The drive makes another kind of sharp turn at the top of this little hill and then it is the final stretch to the house. I am looking back down the drive here, towards the creek. Several concrete truck drivers have had a pause here at this curve but we have never had any problems getting any of the big trucks in.
This is the last leg of the journey and you can see in the distance where the clearing starts. There is a little area here, over to the right, where there is another large boulder and that I want to plant more hydrangeas and ferns etc. Maybe some more daylilies!
Now it opens up to where the house sits. Over to the right is my pathetic little garden that I am woefully behind in planting. Hopefully, this will be the last photo you see of that freaking house wrap as it will soon be covered with siding! I know the house looks funny but when all the retaining walls are poured around it etc. it will look closer to the ground. The way it is now does not make sense to a lot of people but I know in my head what it is going to look like finished. I just have trouble explaining it to everyone else.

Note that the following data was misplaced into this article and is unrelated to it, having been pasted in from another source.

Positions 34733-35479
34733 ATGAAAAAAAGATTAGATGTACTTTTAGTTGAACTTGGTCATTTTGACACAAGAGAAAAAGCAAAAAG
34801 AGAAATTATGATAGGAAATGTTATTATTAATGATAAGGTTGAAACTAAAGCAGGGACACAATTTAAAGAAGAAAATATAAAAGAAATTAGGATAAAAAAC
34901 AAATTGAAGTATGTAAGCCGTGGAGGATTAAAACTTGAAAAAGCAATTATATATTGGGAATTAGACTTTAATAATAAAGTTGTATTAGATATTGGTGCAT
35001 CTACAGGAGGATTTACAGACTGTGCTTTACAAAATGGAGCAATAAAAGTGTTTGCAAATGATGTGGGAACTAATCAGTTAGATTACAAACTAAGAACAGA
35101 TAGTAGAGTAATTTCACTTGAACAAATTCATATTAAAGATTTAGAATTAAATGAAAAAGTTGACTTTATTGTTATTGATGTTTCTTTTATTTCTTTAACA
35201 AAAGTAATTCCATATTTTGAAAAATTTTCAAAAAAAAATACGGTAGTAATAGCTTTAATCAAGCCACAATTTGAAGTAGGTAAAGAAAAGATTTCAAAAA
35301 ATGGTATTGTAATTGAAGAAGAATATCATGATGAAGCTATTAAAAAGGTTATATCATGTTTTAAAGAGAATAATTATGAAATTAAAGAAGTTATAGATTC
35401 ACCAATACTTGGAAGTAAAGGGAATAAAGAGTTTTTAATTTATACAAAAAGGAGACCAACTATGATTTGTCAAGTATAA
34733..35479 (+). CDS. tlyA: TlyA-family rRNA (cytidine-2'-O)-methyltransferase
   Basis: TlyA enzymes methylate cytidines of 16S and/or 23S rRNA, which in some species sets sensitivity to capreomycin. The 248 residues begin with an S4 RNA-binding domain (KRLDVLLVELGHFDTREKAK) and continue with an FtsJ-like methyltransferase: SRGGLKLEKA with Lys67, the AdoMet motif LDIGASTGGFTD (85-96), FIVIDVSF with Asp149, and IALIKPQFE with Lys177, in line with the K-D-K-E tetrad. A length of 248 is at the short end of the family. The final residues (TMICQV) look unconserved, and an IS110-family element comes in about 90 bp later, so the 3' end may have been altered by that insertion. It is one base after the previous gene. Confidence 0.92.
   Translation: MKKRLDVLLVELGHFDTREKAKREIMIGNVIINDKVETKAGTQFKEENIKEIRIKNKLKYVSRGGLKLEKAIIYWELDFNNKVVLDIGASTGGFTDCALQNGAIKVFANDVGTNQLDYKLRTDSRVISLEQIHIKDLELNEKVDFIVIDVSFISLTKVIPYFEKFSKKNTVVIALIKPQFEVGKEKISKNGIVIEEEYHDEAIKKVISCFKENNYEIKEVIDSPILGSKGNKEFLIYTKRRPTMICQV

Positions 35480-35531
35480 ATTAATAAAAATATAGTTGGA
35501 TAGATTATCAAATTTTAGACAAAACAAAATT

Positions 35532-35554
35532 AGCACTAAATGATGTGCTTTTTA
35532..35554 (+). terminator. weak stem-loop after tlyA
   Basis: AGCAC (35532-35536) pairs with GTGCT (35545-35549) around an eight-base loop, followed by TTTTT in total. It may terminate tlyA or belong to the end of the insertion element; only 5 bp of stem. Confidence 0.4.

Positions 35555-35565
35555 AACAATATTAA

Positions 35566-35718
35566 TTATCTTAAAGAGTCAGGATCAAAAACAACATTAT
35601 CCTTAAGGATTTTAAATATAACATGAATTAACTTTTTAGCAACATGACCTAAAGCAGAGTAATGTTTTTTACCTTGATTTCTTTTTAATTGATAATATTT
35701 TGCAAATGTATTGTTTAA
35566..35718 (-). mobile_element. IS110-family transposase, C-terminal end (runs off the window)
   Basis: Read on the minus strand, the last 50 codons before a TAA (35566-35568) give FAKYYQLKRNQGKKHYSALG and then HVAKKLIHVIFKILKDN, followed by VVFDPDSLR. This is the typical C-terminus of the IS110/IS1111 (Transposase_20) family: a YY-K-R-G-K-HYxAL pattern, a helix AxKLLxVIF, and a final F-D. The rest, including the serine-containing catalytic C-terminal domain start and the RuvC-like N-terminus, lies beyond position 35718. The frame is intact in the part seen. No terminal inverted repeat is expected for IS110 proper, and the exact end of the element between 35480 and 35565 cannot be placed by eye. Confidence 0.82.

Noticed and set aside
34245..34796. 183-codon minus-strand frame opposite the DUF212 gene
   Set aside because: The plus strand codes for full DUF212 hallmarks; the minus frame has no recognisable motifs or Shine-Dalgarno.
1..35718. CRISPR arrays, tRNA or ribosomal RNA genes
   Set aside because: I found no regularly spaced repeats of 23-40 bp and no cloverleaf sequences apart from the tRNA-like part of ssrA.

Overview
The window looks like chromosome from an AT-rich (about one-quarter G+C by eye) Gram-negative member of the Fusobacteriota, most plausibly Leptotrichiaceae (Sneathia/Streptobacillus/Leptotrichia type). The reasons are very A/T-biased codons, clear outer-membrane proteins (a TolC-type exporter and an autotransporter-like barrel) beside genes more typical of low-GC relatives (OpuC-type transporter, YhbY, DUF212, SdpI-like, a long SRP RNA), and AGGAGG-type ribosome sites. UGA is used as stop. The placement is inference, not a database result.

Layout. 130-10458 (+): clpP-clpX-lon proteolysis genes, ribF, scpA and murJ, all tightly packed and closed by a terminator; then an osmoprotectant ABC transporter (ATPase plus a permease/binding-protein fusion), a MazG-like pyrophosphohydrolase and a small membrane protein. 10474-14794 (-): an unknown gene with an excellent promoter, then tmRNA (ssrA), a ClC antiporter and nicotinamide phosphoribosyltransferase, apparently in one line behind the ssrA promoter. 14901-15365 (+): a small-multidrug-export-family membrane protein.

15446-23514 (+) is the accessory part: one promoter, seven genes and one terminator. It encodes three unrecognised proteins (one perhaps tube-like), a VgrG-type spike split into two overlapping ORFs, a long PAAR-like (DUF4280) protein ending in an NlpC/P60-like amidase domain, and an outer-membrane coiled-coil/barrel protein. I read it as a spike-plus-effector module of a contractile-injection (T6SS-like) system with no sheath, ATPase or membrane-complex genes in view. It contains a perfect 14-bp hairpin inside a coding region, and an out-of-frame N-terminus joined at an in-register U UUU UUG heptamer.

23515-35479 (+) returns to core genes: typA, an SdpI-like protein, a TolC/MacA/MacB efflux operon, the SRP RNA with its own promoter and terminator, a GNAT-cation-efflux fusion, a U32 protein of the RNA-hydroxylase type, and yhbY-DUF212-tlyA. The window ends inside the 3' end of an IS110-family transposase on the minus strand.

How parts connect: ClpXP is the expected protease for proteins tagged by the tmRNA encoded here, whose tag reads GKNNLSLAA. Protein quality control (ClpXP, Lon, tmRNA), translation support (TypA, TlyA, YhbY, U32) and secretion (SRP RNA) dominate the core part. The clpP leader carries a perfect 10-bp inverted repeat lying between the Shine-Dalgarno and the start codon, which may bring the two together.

To answer your question Pablo; I believe this was a 25 acre lake and the shore of it came to about where my house sits. You can see how the land kinda slopes off to the right; in the direction of the creek. We have found an anchor and fishing lures right in the vicinity of the house and driveway. The dam broke in 1963 so it has had quite some time to grow up. I was born in 1968 but we won't discuss that as my birthday is Wednesday and I may be having a crisis. Oh yeah, you can see ol' Blue sitting over there in his little parking spot and who is now paid off!
I start my weeks vacation tomorrow although I will be working the whole time. But I will be working on my house and not for the Man so it is very good.
Saturday, May 03, 2008